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Shabbos Frivolity: Hchahnnukkahh Music

It would, I feel, be remiss of Your Humble Blogger not to take this pre-hanukkah Shabbos to link to Matisyahu’s new Chanukkah song, Miracle. Just because I can’t keep plugging the Klezmatics all the time. Although, you know, there’s a nice hour-long Klezmatics show from 2007 in the NPR archive, with lots of stuff from Happy Joyous Hanukkah, one of the albums they did with Woody Guthrie lyrics. But by now Gentle Readers presumably know if they like the Klezmatics and can do the searches themselves.

Let me state, for the record, that Channuka has a very low quality of holiday music generally. There are three or four major songs: I Have a Little Dreidel, which is as bad as Jingle Bells; Oy Hanukah, which is only really bearable if you do it in Yiddish and very very fast; and Ma Otzur, which is OK, if a bit dirge-like. Maybe Sivivon: sov, sov, sov. Compared to Rosh Hashanah or Pesach, it stinks.

Of course, the holiday itself stinks compared to Rosh Hashanah or Pesach, so there’s that. But I can’t help comparing the songs, nor of course comparing the songs to the Christmas songs, which admittedly include hundreds of lousy songs but also dozens of great ones. So then there’s that. And of course having an eight-day holiday with only a few crappy songs is a problem.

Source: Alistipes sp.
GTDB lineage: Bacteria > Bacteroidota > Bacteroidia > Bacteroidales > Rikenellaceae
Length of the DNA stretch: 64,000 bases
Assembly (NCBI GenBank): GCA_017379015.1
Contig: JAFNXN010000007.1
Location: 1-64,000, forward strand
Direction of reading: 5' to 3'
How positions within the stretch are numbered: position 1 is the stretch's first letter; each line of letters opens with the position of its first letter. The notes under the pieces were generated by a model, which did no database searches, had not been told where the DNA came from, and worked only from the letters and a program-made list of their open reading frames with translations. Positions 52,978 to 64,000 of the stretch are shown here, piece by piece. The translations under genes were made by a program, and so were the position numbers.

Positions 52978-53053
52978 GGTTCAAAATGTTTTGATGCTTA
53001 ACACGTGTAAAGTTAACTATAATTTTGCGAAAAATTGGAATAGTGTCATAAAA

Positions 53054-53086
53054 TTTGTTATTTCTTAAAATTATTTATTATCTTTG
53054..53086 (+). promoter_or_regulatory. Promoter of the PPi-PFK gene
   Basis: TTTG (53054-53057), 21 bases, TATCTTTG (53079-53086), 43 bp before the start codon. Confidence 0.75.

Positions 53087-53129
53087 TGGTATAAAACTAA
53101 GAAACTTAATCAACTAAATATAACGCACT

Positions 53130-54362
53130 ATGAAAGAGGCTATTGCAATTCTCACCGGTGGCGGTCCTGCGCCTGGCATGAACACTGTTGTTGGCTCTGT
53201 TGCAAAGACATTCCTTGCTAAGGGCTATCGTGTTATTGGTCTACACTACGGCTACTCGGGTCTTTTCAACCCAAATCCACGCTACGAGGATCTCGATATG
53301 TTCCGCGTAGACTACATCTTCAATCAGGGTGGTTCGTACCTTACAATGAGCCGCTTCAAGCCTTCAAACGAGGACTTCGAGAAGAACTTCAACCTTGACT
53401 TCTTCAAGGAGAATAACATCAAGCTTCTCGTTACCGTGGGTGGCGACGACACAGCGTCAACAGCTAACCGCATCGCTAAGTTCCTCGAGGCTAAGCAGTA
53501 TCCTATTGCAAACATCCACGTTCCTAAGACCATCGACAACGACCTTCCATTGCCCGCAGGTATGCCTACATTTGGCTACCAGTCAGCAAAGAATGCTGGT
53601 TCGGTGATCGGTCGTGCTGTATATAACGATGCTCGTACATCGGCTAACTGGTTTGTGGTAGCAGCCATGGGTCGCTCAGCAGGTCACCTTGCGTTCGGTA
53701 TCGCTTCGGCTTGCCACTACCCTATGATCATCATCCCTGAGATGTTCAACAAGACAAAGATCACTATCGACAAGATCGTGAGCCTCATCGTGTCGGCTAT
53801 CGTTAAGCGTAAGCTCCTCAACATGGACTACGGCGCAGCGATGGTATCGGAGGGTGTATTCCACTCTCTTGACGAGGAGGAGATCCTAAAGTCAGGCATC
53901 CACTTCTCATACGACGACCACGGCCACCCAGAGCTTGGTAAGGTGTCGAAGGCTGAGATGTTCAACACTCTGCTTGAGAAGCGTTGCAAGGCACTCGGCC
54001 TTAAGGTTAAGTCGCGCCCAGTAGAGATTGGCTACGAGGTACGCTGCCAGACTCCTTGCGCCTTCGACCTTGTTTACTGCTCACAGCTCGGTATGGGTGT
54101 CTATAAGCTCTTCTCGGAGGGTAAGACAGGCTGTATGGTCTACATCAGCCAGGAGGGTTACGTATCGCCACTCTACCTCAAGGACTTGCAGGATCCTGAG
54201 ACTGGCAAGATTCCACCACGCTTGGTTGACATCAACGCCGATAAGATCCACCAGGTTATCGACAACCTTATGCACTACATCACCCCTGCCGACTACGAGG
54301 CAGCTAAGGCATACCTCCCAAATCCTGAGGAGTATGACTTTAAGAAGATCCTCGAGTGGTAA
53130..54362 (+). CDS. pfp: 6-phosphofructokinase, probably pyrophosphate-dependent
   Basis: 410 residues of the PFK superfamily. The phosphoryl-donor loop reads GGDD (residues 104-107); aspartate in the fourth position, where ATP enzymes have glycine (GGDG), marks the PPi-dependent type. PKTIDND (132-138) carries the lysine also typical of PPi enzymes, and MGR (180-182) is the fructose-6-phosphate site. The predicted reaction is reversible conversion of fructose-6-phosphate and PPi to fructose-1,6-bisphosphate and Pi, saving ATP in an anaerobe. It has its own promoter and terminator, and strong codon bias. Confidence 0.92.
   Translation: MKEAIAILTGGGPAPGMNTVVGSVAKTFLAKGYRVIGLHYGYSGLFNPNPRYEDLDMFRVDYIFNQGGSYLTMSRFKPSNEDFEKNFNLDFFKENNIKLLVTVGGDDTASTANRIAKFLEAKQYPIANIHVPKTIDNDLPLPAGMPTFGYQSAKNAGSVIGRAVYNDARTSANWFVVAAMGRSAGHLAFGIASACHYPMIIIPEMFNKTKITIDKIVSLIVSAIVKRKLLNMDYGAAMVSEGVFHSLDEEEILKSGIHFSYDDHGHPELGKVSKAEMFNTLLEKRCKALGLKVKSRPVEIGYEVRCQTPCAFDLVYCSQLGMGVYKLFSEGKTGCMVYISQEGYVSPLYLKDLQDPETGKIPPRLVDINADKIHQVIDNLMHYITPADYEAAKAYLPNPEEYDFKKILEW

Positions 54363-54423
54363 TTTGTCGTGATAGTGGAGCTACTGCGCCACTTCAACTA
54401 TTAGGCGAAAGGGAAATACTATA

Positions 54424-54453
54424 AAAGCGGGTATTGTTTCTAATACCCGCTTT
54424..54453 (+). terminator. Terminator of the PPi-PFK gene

I mean, there are more songs. It isn’t just Matisyahu that wants to write new songs for Hanukka. Alas, most of the new-ish songs are comic songs—Adam Sandler’s famous song joins Tom Lehrer’s Hanukkah in Santa Monica—and are not quite appropriate for singing whilst sitting around the table wagering about which candle will last the longest.

Nor, I have to admit, do I expect Miracle to be a classic, crooned by the cantor over sufganiyot and cigars. Ah, well.

Tolerabimus quod tolerare debemus,
-Vardibidian.

Comments

I rather like the Hanukkah round that the Short Sisters do, variously called "My Candles" or "Chanukah Chase." (In their recording, they don't start doing it as a round until the sixth night.) It's repetitive and may not be suitable for cantor crooning, but could be sung by friends or family sitting around a table.


Have you heard Erran Baron Cohen's Hanukkah album? The bits I heard sounded fairly rad.

http://www.npr.org/templates/story/story.php?storyId=98443492


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